Skip to content

How to Shade Your Pencil Drawings

June 14, 2009

shaded-sphereAn important part of drawing realistically is shading: the variation in value from shadows to highlights that describe the shape of something. By improving your shading you can greatly improve the quality of your drawings. All you need to do are three simple things: control your pencil, understand light, and blend!

There are many ways to shade a drawing, but for the purpose of this article, I will focus on smooth shading. These tips apply to all subjects, but I’ve also done a more detailed tutorial on how to shade a sphere.

Control Your Pencil

One of the keys to smooth shading is controlling the pressure of your pencil. For darker shadows you will need to press hard, then slowly lessen the pressure as you work away from the shadow. Keep your pencil strokes even and regular, don’t scribble. This is easier if you hold your pencil at more of an angle, using the side of the lead to draw. Also, try to keep your pencil strokes going in the same direction, this will give you smoother results.


don’t do

scribble        how-not-to-shade



shade1        how-to-shade


Understanding Light

 It’s also important to understand the way light works. In your drawings, you will generally have one light source., which affects the location of highlights and the direction of shadows. The highlight is the place where the light hits the object directly, and will be the lightest value. The area facing away from the light source will be in shadow, and everything between the highlight and shadow is considered the midtones. As well as a highlight, midtones and shadow, objects will also show some reflected light. This happens when light passing an object bounces off another surface and hits the shadowed side of the object. These values blend into eachother smoothly. The only place you will find a hard edge is when there is a cast shadow. In portraits, you will often find cast shadows under the chin or under the nose. The cast shadow is darkest closer to the source of the shadow, and fades out as you get farther away. This can be applied to most drawing subjects, but is easiest to demonstrate with a sphere.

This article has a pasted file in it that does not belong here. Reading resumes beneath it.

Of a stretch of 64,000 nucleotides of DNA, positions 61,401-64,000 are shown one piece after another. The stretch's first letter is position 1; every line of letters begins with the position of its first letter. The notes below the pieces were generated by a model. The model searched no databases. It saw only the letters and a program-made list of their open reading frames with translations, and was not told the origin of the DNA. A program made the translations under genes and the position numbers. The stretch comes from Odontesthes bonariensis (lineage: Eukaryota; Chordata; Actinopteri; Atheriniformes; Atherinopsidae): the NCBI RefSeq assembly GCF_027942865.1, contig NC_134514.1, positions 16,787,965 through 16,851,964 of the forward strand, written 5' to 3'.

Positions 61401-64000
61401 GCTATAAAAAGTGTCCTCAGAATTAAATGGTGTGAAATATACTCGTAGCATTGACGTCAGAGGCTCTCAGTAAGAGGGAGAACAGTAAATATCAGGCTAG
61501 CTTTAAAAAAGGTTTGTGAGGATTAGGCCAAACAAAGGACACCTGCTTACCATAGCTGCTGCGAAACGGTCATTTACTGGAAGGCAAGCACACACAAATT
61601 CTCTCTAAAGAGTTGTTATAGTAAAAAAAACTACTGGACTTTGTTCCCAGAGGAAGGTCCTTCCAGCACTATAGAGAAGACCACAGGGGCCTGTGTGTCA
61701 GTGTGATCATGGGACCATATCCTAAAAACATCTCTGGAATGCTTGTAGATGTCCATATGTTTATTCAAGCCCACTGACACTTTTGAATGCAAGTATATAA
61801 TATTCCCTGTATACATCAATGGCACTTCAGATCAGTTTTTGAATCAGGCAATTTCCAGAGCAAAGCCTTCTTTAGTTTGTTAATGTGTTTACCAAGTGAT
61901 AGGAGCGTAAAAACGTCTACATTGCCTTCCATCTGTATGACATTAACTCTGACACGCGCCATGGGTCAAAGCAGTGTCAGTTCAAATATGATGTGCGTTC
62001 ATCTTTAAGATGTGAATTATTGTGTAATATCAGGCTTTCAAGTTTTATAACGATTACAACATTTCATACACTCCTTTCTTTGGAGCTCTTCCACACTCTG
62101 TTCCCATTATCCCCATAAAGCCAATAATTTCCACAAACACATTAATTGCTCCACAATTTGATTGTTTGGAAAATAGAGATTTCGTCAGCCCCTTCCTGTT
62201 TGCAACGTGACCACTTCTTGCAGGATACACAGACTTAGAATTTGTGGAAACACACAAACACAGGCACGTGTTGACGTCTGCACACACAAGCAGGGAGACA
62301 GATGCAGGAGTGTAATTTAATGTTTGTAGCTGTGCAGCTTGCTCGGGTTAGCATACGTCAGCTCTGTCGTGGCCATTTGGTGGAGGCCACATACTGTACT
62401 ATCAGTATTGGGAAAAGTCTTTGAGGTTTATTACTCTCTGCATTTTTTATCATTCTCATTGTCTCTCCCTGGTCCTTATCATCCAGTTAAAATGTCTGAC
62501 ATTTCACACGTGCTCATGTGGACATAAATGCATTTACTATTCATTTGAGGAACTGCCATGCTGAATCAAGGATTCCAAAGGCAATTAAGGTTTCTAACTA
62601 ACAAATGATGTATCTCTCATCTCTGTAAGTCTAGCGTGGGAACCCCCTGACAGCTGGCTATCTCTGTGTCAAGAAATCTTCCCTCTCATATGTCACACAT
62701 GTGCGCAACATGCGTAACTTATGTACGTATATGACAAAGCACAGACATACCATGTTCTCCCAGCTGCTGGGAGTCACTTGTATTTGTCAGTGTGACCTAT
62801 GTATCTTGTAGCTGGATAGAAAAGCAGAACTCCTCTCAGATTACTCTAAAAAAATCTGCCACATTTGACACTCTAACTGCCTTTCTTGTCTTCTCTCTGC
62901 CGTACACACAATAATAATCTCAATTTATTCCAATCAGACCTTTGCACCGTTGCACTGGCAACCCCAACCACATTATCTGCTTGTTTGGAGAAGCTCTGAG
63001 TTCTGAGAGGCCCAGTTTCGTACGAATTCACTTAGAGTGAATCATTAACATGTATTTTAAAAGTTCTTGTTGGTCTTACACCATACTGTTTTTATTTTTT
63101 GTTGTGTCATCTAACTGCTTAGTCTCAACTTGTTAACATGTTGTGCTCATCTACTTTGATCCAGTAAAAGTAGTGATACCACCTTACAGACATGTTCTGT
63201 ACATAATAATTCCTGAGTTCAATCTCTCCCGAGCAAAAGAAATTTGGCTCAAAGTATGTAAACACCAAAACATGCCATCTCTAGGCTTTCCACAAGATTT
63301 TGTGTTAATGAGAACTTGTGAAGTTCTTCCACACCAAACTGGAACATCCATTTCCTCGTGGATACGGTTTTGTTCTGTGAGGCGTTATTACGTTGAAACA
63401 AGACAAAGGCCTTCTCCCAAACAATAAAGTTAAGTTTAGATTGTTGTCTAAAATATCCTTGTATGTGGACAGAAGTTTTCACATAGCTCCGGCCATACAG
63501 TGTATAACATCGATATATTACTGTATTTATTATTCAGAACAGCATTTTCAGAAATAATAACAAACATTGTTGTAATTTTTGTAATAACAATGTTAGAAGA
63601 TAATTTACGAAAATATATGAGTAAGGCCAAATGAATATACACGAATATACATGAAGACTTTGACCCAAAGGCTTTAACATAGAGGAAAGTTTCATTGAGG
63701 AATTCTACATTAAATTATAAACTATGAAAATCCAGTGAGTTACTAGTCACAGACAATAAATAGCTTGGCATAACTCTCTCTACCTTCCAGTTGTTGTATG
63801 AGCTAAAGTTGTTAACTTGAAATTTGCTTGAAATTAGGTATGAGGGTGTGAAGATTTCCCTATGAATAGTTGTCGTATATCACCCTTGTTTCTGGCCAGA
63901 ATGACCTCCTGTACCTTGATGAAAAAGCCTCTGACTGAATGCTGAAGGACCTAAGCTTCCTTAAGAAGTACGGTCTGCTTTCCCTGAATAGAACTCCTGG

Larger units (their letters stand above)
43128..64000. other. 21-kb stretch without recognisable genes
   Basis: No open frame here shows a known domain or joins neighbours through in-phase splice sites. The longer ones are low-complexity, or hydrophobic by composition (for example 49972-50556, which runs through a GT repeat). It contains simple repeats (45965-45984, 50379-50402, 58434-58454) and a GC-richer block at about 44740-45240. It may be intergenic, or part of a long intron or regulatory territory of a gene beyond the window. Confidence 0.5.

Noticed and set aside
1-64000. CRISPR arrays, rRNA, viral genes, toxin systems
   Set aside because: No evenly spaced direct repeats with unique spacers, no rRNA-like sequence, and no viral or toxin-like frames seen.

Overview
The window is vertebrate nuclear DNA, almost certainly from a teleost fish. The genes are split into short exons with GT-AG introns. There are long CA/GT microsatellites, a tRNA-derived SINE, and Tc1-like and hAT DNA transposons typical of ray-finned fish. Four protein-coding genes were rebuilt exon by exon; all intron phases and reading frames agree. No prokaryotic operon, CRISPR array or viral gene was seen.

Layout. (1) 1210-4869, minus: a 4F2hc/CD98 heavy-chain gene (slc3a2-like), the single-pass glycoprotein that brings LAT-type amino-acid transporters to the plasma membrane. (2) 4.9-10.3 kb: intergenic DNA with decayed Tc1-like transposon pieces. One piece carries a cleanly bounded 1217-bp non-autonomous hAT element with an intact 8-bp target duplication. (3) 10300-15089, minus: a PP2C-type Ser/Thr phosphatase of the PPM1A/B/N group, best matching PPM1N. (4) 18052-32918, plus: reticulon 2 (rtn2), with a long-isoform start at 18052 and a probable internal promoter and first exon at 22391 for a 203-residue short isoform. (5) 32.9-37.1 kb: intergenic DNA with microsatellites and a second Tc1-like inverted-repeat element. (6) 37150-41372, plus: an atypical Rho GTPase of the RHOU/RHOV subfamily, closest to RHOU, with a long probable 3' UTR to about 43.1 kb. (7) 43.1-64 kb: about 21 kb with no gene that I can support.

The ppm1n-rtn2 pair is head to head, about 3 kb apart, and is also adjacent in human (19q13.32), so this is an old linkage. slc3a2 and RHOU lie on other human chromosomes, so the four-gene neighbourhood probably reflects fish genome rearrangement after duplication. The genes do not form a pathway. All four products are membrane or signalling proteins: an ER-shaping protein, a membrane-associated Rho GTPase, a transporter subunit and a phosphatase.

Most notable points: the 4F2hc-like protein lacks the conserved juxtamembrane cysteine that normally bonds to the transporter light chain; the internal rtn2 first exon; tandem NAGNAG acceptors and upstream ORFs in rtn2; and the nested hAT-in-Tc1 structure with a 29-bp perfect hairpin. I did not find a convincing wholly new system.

The last step to smooth shading is blending. This can be done with a blending stick. Use your blending stick just like you use your pencil: on an angle in short, regular strokes. You can also try blending in small circles. Start at the lighest value and work towards the shadows. If your blending stick gets too dark, wipe it on a clean sheet of paper, or press it into your kneaded eraser. After blending, you may find that you want to go back and darken some of your shadows, or carefully lighten your highlights.

Learning how to shade well isn’t difficult, but it will take practice. With each drawing you’ll find yourself getting better. Remember, don’t be too timid wtih your shadows; a nice dark shadow will give your drawing depth.

If you found this helpful, sign up to recieve the newsletter! You will get extra drawing and art tips in your inbox once a month. Click here to submit your address.


I’ve joined Technorati:
Technorati Profile


From → Drawing

  1. jodie permalink

    im having to shade for homework an apple i find it very difficult my shading looks RUBBISH i need a highh mark any help?

    • Hi Jodie! Without seeing what kinds of problems you’re having, it’s hard to say what might help! My advice would be to shade very lightly at first and work on drawing so that you can’t see individual pencil marks. Once you can do that, slowly add more layers to make your shading darker. You want to practice the gradation: gradually going from light to dark. That involves learning how to control the pressure you’re putting on your pencil. Feel free to email me a picture of your drawing and I can see if I can give you any more pointers!